A wrestler turned politician "shocks the world"
Details of his life story were repeated early and often during and throughout his gubernatorial campaign. Born into a working-class family in Minneapolis, James George Janos served six years in the U.S. Navy before embarking on a career as a professional wrestler. Going by the name of Jesse "The Body" Ventura, he was one of the American Wrestling Association's "bad boys," a flamboyant, bullying sort who often spouted the motto, "Win if you can, lose if you must, but always cheat." After retiring from the ring in the mid-1980s, he worked as a wrestling commentator and appeared in a few movies. He ran successfully for mayor of Brooklyn Park, Minnesota, in 1990, and served until 1995. After that first stint in politics, he had a radio call-in show on KFAN, a Twin Cities sports radio station.
In 1998, the former wrestler, talk-show host, and Navy Seal was elected to be Minnesota's thirty-eighth governor. Running as a Reform Party candidate, Ventura claimed 37 percent of the vote, besting St. Paul mayor Norm Coleman's 34 percent and Minnesota attorney general Hubert H. "Skip" Humphrey III's 28 percent. The pugnacious, earthy persona he crafted in his earlier careers served him well throughout the campaign, as he denounced politics as usual and managed to present his self-described lack of knowledge of key issues as a virtue. He was the voice of the people, a candidate for those who were tired of bipartisan gridlock and ready for a fresh start. When he rode into his postelection party on a Harley, pink feather boa streaming, Minnesotans knew that, for better or worse, change was in the works.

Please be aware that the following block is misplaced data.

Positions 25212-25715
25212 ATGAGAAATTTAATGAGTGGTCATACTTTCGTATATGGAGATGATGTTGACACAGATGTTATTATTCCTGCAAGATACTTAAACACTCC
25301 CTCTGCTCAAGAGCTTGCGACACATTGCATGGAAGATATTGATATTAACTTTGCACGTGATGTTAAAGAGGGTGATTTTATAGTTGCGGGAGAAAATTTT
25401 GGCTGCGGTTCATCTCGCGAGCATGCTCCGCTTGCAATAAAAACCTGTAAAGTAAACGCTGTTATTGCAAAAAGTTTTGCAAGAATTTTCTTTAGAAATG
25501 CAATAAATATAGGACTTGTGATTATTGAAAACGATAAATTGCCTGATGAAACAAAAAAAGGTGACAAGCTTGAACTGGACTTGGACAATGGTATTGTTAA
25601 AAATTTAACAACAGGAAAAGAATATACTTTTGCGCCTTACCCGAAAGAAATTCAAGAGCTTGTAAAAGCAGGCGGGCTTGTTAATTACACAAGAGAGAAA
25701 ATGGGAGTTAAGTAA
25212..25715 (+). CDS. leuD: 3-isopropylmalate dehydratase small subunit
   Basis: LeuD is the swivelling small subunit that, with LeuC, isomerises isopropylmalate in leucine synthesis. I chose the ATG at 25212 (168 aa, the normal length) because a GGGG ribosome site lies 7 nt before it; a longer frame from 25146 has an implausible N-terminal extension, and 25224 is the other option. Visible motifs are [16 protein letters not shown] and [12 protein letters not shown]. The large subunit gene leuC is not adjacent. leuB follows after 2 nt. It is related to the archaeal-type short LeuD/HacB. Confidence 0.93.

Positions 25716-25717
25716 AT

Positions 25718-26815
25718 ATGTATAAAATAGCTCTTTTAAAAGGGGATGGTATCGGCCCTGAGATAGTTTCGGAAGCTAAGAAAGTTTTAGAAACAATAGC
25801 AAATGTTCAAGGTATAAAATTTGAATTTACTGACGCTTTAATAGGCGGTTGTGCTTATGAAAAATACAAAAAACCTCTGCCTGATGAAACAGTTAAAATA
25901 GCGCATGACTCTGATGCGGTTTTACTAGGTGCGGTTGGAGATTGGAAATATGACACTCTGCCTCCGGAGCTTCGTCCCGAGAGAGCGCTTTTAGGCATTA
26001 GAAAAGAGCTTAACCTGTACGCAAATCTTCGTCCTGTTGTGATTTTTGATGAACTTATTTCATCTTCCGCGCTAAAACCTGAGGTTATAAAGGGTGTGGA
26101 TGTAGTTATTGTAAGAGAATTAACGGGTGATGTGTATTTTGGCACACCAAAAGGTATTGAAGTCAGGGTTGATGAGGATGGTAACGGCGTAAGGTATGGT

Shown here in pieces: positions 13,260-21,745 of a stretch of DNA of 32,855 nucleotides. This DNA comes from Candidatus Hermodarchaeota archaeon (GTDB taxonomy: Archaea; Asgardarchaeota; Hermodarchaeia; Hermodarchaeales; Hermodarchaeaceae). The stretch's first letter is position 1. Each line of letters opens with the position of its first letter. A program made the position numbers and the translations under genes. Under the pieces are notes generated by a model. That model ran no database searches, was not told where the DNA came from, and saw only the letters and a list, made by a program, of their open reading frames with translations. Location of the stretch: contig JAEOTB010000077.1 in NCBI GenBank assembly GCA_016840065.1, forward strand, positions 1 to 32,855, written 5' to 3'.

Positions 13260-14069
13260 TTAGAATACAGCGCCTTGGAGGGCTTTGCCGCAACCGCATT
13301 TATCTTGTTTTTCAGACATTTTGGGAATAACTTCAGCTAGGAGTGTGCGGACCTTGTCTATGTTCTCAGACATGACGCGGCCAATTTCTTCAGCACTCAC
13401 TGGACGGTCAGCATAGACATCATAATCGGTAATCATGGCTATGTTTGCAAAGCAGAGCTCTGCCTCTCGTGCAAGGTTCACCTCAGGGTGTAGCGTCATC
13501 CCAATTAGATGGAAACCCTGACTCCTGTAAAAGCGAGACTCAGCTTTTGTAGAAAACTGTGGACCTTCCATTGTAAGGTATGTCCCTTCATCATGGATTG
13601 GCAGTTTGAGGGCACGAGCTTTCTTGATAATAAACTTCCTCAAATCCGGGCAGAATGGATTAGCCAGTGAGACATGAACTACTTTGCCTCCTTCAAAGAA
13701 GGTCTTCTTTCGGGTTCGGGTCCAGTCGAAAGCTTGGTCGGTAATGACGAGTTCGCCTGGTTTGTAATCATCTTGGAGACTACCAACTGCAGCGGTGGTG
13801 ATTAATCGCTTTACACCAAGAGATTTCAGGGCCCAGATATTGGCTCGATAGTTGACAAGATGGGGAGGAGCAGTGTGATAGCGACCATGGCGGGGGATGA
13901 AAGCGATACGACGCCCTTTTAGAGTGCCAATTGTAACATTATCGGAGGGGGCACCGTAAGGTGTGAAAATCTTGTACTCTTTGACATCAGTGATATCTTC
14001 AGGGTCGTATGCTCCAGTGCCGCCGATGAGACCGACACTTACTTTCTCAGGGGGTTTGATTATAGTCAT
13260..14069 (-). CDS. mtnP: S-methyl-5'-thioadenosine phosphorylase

In the end, it was Ventura's talent for grabbing headlines, rather than his strong leadership while in the governor's office, that resulted in lasting change. He was a player on the national stage, and because of him folks across the country saw Minnesota in a new light. If we--the mild-mannered, cautious citizens of flyover land--were capable of voting a mouthy, independent candidate into office, what might we do next?
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